autonomy

Free speech threatened in Taiwan: martyr's kin

Pressure from China, restrictive legislation and self-censorship among Taiwanese youth have emerged as threats to freedom of speech in Taiwan, according to Nylon Cheng Liberty Foundation director Cheng Tsing-hua. He made his comments on Taiwan's Free Speech Day, April 7, which commemorates the day in 1989 that his brother Cheng Nan-jung, a young democracy advocate under the gradually loosening one-party dictatorship of the Kuomintang, self-immolated as a protest against government restrictions on freedom of expression. The surviving Cheng noted that the recent Taiwanese film Missing Johnny was last month banned in China after the male lead, Lawrence Ko, was reported to be a supporter of Taiwanese independence. He also pointed to Taiwan's Assembly and Parade Act, a holdover from the KMT dictatorship, as restricting the right to hold public demonstrations. And he noted government orders banning the public from displaying the national (Republic of China) flag at various occasions— such as the 2008 visit of Chen Yunlin, then chairman of China’s Association for Relations Across the Taiwan Straits.

Somaliland at issue in UAE-Mogadishu rift

The United Arab Emirates announced April 16 that it is ending its military training program in Somalia, as the governments of Abu Dhabi and Mogadishu trade charges back and forth. Ostensibly the move comes in response to the seizure of millions of dollars from a UAE plane by Somali security forces last week. But tensions between the two governments have been on the rise over Emirati plans to build a military base in Somaliland, the self-declared republic that is effectively independent from Mogadishu. The UAE has trained hundreds of troops since 2014 for the weak and fractious Mogadishu government. But Mogadishu sees establishment of a foreign base at Somaliland's port of Berbera as a move toward recognition of the breakaway republic, calling it a "clear violation of international law."

Iran: poet tortured in Ahwazi protest crackdown

Abdul-Al Duraqi, a poet and activist from the Ahwazi Arab minority in Iran, arrested during the most recent protests in the city of Ahwaz (Khuzestan province), has been hospitalized after torture sessions at the hands of his interrogators. Family members told the Ahwaz Human Rights Organization (AHRO) that Duraqi was transferred to Ahwaz's Sepidar hospital on April 7 due to deterioration in his physical condition after severe torture in the Ahwaz intelligence center. Duraqi is revered in his community for keeping alive an Ahwazi literary tradition in the Arabic language. Protests in Ahwaz were sparked in mid-March following the controversial exclusion of the Ahwazi Arab ethnicity in a children's program aired by the Islamic Republic of Iran Broadcasting Corporation. The program included a boy placing dolls dressed in the traditional garb of different ethnicities in their designated regions on a map of Iran—but there was no doll representing the 8 million Ahwazi Arabs. Nearly 400 have been arrested in protests over the past month. AHRO charges that the detained are being denied their due process rights. (UNPO, April 12; UNPO, March 29; AHRO, April 9)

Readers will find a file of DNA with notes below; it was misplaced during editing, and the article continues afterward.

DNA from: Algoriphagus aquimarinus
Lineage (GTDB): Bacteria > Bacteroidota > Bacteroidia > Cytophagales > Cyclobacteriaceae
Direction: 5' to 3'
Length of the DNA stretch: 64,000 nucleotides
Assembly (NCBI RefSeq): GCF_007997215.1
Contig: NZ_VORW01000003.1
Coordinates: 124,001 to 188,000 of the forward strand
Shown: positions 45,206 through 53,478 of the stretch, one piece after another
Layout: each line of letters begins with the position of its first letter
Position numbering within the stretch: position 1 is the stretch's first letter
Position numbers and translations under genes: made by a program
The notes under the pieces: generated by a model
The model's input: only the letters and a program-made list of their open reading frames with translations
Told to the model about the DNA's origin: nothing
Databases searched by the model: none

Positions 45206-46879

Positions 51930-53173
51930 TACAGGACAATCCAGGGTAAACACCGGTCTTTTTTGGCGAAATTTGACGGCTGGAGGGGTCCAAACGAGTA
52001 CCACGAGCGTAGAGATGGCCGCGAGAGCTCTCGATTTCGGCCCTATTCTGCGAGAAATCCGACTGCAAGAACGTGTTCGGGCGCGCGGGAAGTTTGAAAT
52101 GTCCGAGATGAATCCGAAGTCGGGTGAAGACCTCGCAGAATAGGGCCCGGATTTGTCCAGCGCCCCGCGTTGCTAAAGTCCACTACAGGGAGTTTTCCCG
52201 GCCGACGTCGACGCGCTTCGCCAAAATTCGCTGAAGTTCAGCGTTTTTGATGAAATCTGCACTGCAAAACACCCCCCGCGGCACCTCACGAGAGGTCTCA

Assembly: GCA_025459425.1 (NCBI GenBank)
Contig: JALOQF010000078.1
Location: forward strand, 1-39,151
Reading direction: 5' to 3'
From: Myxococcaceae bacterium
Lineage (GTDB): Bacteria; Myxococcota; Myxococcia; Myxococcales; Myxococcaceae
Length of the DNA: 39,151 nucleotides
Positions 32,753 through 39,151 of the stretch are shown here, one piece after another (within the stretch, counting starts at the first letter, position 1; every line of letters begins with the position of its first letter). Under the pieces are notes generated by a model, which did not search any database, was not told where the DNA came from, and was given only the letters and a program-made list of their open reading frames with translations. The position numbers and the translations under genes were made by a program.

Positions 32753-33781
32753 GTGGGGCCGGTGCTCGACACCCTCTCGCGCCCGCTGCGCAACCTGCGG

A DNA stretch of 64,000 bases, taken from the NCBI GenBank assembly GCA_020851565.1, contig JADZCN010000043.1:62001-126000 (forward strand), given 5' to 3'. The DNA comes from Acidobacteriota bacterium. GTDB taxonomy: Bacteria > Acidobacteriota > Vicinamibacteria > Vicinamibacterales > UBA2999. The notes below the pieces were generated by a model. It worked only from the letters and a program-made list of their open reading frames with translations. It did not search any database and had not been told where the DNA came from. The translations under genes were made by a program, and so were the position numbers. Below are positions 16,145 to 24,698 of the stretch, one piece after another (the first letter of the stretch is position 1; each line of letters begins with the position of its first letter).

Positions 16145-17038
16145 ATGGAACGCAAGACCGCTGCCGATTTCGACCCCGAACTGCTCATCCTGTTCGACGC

Indigenous environmental activist killed in Burma

Indigenous and environmental activist Saw O Moo was reported killed in Burma's Karen State on April 5. The Karen Environmental and Social Action Network (KESAN) said Saw O Moo was killed in an ambush  by Burmese army soldiers while returning home from a community meeting to help organize humanitarian aid for villagers displaced by renewed hostilities between the military and the Karen National Liberation Army (KNLA). Saw O Moo was one of the most active local community leaders pushing for creation of the Salween Peace Park, a proposed 5,400-square-kilometer protected area to be overseen by indigenous peoples. “We will never forget his dedication in the ongoing struggle to build peace and protect ancestral lands,” KESAN said in a statement. Several attempts to retrieve the body have been unsuccessful, as soldiers are shooting at anyone who approaches the area. As a result, Saw O Moo’s family has not been able to perform their Indigenous funeral rites. The Salween Peace Park is intended to protect the montane rainforest region from mining interests. (Mongabay, Burma Link, April 9; The Irrawady, Jan. 13, 2017)

'Lost kingdom' of Patagonia stands up for Mapuche